A while back, at the school I work for, an organization known as Rachel’s Challenge came to our school to give a presentation. Of course, I had to interpret the entire thing, but just because you’re interpreting something doesn’t mean you can listen to the presentation as well. (This is especially fun when you get to interpret college classes or presentations. You can learn a lot through interpreting, and get paid to do it!)
It was extremely interesting to say the least. It was about the first student who died in the Columbine Shootings in 1999, Rachel Scott. After her death, an essay she wrote, along with her diaries, were found. This spurred her family to start the Rachel’s Challenge program, to encourage teenagers to (in a nutshell) always be kind, compassionate, and helpful to each other, and to reduce bullying, cliques, etc.
What I found most interesting, though, was a study they mentioned about setting goals. Rachel herself had apparently set many goals in her diaries, and had attained many of them. A major university performed a study (I don’t remember enough specific details about who did the study or the exact numbers that were mentioned, but this is the jist of it) about goals by asking their students if they: (1) kept a diary/journal and (2) if they had set and written down goals about their life. Several years later, the study interviewed the same people that they had talked to years prior. Those who had set goals and written them down (that seems to be the important bit) were, on average, more successful in life. Not just financially (though those who wrote down their goals DID make a significantly higher amount of money), but their goals had come to fruition more often than not, and they felt, on the whole, more content and happy. (I really want to find this study and read it in its entirety at some point in time, just haven’t done so yet.)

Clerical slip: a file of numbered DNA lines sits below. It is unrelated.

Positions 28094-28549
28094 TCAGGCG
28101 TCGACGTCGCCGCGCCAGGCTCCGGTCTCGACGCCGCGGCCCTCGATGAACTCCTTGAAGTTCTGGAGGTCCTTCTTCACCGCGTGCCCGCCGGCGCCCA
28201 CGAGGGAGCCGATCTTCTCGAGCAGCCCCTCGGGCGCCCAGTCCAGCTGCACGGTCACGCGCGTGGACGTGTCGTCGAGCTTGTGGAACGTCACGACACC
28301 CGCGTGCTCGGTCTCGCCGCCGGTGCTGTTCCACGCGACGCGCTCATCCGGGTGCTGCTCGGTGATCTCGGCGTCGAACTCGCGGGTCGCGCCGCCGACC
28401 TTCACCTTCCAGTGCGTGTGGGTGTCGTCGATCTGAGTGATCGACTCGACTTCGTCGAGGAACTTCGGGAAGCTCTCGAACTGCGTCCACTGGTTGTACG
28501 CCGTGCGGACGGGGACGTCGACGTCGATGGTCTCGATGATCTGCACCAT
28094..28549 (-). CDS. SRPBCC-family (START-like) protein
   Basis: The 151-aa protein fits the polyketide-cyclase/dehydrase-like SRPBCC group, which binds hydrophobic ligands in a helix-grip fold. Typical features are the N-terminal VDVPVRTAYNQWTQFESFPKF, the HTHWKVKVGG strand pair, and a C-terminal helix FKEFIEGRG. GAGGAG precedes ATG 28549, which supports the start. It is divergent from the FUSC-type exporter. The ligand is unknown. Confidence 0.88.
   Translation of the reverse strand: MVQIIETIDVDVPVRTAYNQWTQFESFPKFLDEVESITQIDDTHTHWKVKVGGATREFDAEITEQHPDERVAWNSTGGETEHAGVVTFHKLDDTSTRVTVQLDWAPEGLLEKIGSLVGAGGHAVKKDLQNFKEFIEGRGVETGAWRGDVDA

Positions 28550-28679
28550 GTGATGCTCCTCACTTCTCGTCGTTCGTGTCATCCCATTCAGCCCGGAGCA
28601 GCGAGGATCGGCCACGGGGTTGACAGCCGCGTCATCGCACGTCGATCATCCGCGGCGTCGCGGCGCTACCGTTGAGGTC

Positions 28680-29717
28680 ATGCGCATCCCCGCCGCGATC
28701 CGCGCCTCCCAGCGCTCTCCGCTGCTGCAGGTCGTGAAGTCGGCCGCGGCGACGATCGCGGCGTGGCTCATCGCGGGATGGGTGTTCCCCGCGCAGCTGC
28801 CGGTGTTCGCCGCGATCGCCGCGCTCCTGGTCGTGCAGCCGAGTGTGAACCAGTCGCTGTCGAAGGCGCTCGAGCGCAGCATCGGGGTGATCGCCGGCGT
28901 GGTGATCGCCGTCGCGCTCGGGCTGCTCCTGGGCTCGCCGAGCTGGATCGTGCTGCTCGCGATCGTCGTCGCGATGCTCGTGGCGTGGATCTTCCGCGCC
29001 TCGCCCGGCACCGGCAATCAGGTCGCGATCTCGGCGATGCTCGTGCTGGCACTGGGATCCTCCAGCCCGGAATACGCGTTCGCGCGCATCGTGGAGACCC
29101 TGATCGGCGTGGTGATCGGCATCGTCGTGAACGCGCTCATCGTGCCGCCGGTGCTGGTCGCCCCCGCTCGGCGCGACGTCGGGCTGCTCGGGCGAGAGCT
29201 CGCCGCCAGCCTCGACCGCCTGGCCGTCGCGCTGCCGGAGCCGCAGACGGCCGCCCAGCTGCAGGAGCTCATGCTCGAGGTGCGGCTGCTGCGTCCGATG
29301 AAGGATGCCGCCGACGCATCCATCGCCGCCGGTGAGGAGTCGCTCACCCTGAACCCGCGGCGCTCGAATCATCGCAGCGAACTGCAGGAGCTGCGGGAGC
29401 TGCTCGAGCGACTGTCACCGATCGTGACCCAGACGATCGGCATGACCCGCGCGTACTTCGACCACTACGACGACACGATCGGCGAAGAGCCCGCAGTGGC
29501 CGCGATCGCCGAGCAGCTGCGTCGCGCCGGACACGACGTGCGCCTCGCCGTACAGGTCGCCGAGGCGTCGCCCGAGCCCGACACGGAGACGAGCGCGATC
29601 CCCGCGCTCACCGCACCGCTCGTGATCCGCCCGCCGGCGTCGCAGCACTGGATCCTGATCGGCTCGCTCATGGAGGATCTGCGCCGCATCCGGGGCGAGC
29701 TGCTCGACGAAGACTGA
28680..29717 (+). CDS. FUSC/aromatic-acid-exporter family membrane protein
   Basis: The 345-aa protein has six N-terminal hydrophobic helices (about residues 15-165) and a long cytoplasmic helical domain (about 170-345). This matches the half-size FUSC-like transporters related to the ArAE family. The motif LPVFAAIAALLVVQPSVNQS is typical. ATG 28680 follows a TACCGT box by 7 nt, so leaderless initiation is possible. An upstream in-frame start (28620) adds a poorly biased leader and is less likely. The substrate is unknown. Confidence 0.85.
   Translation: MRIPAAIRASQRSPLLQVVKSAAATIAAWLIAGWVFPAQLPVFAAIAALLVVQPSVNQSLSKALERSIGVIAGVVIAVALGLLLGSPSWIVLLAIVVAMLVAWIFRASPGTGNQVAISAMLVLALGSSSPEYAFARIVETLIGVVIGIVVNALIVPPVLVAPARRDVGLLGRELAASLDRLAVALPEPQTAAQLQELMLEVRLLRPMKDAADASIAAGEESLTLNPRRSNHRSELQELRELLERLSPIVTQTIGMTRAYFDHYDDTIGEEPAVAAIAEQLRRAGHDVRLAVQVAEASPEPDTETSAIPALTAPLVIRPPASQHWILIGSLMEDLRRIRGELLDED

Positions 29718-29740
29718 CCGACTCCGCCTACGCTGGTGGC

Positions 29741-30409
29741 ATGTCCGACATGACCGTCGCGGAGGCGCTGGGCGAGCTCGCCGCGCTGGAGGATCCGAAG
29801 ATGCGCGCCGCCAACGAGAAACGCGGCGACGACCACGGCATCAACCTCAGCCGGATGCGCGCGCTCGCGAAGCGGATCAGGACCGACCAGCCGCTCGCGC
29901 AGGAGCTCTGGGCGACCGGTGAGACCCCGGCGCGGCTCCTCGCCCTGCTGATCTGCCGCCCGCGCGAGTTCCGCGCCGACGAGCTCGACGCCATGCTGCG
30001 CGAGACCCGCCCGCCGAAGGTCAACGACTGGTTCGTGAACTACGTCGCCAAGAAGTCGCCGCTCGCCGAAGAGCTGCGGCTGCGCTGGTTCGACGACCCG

Part of the point of Rachel’s Challenge was to encourage young people to start setting, and writing down, their goals in life as well…
After it was all said and done, I thought about it and decided to go ahead and give it a shot. About 3 weeks ago, I put down 6 goals to “paper” (a .doc file on my computer) and outlined what the goal was, how I would accomplish it, and a rough timeline and plan of action.
The funny thing is, after 3 weeks I can already see how beneficial it is. I’ve always set goals mentally, but putting it in writing seems to be a very strong motivator. Unlike past goals that were just in my head, now I’m actively pursuing things related to my goals and actually having some success at it. I seem to feel much happier and, well, excited about the prospect of reaching these goals.
What I’ve found even more helpful is to share the goals with some of my closer friends, something I’ve never done before. Surprisingly (to me anyhow), the excitement I had seemed to be contagious, and spurred my friends to offer assistance in various ways to help me reach my goals. Some of them even set similar goals for themselves…
I don’t know, it’s just really thrilling to me, to see everything seeming to fall into place. Maybe this is all common sense to everyone else, but none of it ever occurred to me before. Now I feel confident that I can actually reach the majority of my goals within a reasonable timeframe. At the least, I’ll try my best, and the experience of failure will, hopefully, be enlightening as well.
A friend sent me this quote recently from the Book of Awesome (something I now want to buy myself). It seemed to match these thoughts to a degree, so I figured I’d share it:
“The next time your shoe catches on the top step at work, you trp stepping off the airport’s moving sidewalk, or you fall on a patch of ice outside your front door, remember that not too long ago you couldn’t walk at all. So your wipeout is really no big deal. As long as nobody saw you.”
So in, say, six months time, we’ll see where I’m at with my goals, and what I’ve learned. Hopefully a lot. And in this case, I don’t really care if my friends see my “failure”. Maybe they’ll learn from it too.